So how are you going to celebrate Independence Day? Back in 1820, a few bold lads from Cairo and Catskill marked the occasion by hiking to the head of Kaaterskill Falls. There, in the words of author Eric Posselt (The Rip Van Winkle Trail, 1952), they “proceeded to execute an extraordinary bit of mischief.” “From time immemorial, a great boulder weighing some 50 tons and estimated to be about 175 feet in circumference” had “rested precariously on the very lip” of the falls. “With much heaving and pushing, huffing and puffing,” our vandals “managed to topple the boulder into the mighty abyss.
“The effect…was awful and sublime, the crash tremendous, exceeding the loudest thunder—the tremulous motion of the earth and the long murmuring echo rolling from point to point through the ravine gave the scene an indescribable degree of grandeur. The rock was shattered in a thousand pieces.
“Toasts were then drunk and volleys of musketry fired.”
REHEARSALS for “The Seagull,” the famous Anton Chekhov play to be performed in August at Catskill Point, are well under way. Veteran director (and GreeneLander) Joseph Capone, has again lined up top local talent to perform in spaces that is not a regular theater but is extraordinarily right for the story. Back in 2001, Capone staged Chekhov’s “Cherry Orchard” inside and outside Catskill’s Beattie-Powers House. This year, thanks to a $2500 grant from the GreeneLand Arts Council’s allocation from the State Arts Council’s Decentralization program, “The Seagull” will flutter inside and outside the Point’s Old Warehouse.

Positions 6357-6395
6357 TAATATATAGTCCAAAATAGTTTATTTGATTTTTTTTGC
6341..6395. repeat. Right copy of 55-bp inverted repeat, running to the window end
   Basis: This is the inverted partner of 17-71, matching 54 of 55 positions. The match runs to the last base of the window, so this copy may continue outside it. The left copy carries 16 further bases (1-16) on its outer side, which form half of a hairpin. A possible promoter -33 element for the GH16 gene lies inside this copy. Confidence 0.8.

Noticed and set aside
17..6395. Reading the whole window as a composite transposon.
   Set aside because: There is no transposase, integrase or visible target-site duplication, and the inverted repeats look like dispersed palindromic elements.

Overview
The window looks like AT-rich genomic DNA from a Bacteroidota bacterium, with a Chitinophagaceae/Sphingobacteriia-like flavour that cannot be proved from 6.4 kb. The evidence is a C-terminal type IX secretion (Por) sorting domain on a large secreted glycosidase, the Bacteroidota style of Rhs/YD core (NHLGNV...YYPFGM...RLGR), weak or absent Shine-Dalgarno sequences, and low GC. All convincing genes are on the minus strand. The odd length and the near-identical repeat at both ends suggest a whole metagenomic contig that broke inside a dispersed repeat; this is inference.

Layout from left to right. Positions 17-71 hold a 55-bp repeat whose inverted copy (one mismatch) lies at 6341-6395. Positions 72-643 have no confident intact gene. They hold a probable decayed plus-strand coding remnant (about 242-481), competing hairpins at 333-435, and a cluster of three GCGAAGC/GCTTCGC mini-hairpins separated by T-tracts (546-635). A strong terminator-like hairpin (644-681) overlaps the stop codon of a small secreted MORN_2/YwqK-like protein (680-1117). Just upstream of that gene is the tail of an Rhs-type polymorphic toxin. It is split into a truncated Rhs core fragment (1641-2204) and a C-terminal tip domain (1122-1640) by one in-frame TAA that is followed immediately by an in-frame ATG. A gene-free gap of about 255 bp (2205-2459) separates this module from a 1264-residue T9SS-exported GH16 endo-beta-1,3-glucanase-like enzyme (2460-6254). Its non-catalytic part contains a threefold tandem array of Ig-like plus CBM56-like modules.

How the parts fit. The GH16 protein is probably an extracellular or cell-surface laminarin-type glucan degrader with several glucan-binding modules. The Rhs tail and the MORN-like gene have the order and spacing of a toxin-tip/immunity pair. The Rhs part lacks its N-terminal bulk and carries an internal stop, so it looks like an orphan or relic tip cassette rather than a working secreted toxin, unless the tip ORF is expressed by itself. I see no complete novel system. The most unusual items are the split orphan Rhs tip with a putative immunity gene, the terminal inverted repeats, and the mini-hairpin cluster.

Action unfolds on a putative Russian country estate (Catskill Point Park), with a lake (played here by the Hudson River) as backdrop. The comedy, as described by the author back in 1895, has “five tons of love in it,” with each character offering, seeking or receiving love in the wrong places. Medvedenko, the local schoolteacher, adores Masha, the estate manager’s daughter, who loves but is spurned by Konstantin Treplieff, who in addition to angst-laden playwriting loves Nina, a neighbor and aspiring actress who falls for a visitor, Trigorin, who is a renowned author and is the lover of Arkadina, who in addition to being a fading famous actress, is the mother of Konstantin and the sister of Sorin, who owns the estate and secretly loves Nina, who (remember?) loves Trigorin. There’s more. The estate manager’s wife (Paulina) loves the local physician (Dr Dorn); her husband (Shamraeff) has a hankering for Arkadina.
That’s just what gets established or intimated in the first act. In the ensuing three acts, Trigorin lusts after adoring Nina, but Arkadina refuses to release him. Nina flees to the big city in quest of theatrical fame, leaving Konstantin distraught. There Nina becomes Trigorin’s mistress, bears his child (who dies), is dumped by Trigorin, tours in plays, returns to the old neighborhood. When Sorin takes ill, Arkadina returns to the country estate with retrieved lover Trigorin. Masha, meanwhile, has married Medvedenko and borne a child, but she still adores Konstantin, who still loves Nina, who has slipped back to the village and who still loves Trigorin. Having confessed that to Konstantin, she dashes off into the wintry night. Having been told that, he rips up his manuscripts, exits. Gunshot. Curtain.
That much story would take three years to unfold in a television soap opera.